Are you getting the most from your e-mail marketing campaigns? The following questions will help you out.
How do you welcome new subscribers to your program? Keep new subscribers out of your regular communication stream. Contact them twice as often for the first few months. Welcome messages can drive customers to preference centers to deepen their engagement — and provide valuable profile information — remind them of program benefits, and set expectations about future content that they’ll receive.
What are you doing with unengaged or “lapsed” customers? Between 20% to 50% of the addresses on most house lists are dormant, i.e., not clicked or opened a message in 12 months. Recognize these inactive customers, tell them they are missed and ask them to update their preferences. Try “sweeter” offers to reengage this lapsed audience. Too often online marketers look at campaign performance indicators rather than customer engagement metrics when determining a program’s success.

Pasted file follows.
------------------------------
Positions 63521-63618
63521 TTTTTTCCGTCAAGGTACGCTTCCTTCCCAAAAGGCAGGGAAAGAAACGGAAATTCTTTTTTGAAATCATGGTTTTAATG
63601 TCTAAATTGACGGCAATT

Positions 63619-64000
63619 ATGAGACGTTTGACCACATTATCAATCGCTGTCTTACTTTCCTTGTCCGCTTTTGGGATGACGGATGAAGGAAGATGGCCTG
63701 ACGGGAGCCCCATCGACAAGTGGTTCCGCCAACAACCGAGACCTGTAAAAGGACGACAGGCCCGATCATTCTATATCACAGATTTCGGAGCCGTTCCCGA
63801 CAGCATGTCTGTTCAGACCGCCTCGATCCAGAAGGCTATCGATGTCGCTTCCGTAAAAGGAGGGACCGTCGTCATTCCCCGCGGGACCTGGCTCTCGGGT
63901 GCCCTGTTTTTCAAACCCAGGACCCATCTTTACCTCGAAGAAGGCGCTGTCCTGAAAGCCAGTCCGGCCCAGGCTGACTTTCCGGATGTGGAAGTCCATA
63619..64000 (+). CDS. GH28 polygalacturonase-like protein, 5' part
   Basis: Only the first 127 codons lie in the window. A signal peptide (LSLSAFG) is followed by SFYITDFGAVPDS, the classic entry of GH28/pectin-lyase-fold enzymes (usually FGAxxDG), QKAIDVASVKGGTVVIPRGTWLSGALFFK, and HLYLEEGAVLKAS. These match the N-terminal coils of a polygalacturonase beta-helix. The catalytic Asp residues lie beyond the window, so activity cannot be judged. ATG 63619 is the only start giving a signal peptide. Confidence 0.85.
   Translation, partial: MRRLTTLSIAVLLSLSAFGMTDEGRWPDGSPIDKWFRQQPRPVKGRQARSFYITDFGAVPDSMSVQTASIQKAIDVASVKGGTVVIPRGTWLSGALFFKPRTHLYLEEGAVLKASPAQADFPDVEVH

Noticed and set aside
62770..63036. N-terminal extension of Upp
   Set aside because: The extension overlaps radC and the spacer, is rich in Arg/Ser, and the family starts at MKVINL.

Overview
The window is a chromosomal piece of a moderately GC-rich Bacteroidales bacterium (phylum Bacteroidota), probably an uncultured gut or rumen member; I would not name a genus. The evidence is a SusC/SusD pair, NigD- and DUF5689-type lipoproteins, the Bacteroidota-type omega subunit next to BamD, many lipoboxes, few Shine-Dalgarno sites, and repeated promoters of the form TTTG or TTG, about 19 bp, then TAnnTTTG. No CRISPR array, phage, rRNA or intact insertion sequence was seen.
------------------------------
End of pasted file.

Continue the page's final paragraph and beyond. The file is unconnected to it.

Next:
How do you drive the dynamic content in your e-mails? Start with join date, last response (open, click), conversions, etc. Try domain-based campaigns, i.e., sending consumer domains (AOL, Yahoo, MSN) on weekends and business domains on weekdays. Basic data can drive re-engagement messages, cross-pollination and cross-sells.
What have you learned from recent tests? Campaigns should test something, whether an A/B split test of subject lines, or multivariate tests of combinations of content or placement. A/B tests generate 3% to 10% lift in response while multivariate tests drive a 20% to 80% incremental lift in revenue per campaign. Timing, targeting and frequency are important variables.
Is your e-mail contact strategy mapped to your customer buying cycle? Campaigns tend to reflect campaign calendars and seasonal product promotions. Use the e-mail channel’s ability to reach people at the right time — consider overlaying a typical customer shopping cycle on your campaign calendar to see where opportunities are out of sync or missed altogether. While auto manufacturers can tune campaigns to test-drive prospects, maintenance buyers and the need for re-purchase, other purchases are much more sporadic and difficult to predict. So integrate Web site and search activity to drive communication as a purchase (or up-sell) decision is made.
Listen to your customers in terms of activity, interests and response, and keep your campaigns customer-centric. Asking the right questions of your program will get you started.